Sermonia said Maralit feared that they would be used during the State of the Nation Address (SONA) of President Rodrigo Duterte. The police chief said that Kadamay supports the government’s fight against insurgency.

PNP Chief Police Gen. Archie Gamboa stood by his men’s claim that the “subversive” materials they took were surrendered contrary to what was being passed around that police raided the Kadamay office in Bulacan.


Locsin raises Sabah issue after Duterte wimped out over West Philippine Sea

Department of Foreign Affairs (DFA) Secretary Teodoro Locsin, Jr. raised the issue of Sabah in a tweet, saying “Sabah is not in Malaysia if you want to have anything to do with the Philippines.” The tweet came a few days after President Rodrigo Duterte declared his defeatist position over the issue of the West Philippine Sea in his fifth SONA.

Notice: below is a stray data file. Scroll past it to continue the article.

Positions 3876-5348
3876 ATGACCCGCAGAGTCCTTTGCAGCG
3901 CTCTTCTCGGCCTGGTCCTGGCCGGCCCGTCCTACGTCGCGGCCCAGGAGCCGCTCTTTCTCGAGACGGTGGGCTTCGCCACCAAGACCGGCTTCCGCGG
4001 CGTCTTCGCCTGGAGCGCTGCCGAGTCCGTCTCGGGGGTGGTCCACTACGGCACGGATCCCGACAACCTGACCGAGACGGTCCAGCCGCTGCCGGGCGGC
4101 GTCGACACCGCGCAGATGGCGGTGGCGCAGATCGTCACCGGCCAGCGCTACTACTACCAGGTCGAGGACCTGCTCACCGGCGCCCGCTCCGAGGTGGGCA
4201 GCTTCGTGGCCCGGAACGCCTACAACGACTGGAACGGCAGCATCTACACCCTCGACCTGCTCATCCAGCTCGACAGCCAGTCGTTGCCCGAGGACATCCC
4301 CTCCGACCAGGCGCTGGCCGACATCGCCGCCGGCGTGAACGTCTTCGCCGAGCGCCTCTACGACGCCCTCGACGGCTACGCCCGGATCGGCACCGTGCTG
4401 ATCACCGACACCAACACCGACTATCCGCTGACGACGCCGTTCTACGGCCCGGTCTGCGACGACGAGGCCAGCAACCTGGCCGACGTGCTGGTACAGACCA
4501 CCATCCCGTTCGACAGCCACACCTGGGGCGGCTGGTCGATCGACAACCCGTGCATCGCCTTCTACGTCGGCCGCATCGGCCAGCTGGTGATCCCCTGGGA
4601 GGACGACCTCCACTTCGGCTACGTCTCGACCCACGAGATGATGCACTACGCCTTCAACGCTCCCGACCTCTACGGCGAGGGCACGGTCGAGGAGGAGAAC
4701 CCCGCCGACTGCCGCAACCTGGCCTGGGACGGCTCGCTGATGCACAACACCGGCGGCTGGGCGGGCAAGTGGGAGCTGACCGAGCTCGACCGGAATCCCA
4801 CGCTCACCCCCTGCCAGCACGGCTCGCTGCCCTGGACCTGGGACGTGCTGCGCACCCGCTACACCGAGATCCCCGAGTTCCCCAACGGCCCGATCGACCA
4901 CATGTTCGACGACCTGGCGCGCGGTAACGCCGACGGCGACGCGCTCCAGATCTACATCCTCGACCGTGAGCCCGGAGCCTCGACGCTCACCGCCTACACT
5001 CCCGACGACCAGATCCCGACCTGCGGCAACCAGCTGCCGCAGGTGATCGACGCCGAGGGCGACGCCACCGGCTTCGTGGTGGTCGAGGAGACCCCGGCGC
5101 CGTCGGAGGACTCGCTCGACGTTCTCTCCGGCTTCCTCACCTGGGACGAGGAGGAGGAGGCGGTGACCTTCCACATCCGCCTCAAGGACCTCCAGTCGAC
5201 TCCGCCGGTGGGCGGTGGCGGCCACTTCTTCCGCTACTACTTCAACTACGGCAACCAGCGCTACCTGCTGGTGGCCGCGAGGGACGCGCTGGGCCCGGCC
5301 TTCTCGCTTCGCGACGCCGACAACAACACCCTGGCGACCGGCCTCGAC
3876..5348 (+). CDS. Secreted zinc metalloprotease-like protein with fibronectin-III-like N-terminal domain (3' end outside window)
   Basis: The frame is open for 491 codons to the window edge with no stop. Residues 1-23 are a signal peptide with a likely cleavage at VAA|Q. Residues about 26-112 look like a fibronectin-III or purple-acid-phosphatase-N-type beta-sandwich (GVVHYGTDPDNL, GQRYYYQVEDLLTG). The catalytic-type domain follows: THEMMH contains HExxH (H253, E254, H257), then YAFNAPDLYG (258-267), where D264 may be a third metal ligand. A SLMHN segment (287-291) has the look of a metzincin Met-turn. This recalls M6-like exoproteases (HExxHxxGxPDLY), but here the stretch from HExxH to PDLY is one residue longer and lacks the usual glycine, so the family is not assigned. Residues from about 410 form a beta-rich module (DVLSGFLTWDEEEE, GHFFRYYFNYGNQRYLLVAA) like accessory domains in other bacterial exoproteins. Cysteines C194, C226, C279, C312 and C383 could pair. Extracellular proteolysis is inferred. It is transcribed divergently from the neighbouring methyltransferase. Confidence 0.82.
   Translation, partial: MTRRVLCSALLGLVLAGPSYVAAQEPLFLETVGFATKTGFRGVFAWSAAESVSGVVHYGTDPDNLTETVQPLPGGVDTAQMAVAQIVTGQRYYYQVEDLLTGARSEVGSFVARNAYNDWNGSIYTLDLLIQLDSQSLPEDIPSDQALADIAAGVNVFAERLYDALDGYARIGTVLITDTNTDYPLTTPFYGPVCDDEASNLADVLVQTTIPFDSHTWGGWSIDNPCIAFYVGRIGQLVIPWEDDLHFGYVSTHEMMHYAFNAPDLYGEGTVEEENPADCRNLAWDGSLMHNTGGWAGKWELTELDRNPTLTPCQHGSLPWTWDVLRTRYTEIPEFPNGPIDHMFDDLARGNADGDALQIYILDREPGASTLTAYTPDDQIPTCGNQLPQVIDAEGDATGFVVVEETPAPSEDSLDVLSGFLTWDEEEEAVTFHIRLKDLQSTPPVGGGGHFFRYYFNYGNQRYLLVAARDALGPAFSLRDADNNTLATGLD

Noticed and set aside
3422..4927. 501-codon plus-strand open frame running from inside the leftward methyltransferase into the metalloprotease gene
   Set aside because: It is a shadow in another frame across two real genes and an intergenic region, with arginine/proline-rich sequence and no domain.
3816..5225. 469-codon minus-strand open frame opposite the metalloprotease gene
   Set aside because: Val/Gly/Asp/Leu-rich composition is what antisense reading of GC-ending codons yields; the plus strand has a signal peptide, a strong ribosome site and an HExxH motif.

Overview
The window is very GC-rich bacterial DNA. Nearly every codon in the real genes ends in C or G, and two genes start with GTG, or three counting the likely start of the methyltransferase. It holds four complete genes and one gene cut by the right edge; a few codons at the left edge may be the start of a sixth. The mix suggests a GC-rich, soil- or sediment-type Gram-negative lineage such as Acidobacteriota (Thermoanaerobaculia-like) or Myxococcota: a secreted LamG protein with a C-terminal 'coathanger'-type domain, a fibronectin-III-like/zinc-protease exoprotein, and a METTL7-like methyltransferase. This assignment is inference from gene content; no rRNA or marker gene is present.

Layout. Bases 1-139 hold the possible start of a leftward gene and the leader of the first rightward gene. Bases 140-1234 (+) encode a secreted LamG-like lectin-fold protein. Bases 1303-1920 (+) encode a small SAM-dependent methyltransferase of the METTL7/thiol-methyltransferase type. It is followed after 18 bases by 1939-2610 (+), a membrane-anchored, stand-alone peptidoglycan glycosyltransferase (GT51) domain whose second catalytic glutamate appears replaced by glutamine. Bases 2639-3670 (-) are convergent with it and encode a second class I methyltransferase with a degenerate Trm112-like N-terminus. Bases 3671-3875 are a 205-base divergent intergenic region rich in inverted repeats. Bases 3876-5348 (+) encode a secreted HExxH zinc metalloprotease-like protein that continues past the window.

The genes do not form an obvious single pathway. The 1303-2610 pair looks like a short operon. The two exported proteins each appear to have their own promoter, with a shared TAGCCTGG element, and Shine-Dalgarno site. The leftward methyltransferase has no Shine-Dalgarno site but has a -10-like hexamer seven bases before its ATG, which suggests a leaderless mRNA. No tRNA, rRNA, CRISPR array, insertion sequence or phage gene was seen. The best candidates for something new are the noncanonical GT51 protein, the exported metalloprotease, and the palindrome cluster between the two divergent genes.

In response, Malaysian Foreign Minister Hishammuddin Hussein announced that his office will summon Locsin over his tweet. “This is an irresponsible statement that affects bilateral ties. [The Malaysia Ministry of Foreign Affairs] will summon the Philippines Ambassador on Monday to explain. Sabah is, and will always be, part of Malaysia,” Hussein tweeted.

In a pre-SONA forum, Malaysia and the Philippines, along with Indonesia, entered into an agreement to safeguard their territorial rights in the West Philippine Sea. Malaysia, like the Philippines, is one of the countries that assert claims over the disputed waters. Locsin’s statement might affect the partnership between the two countries.

ABS-CBN among Duterte’s first agenda during fifth SONA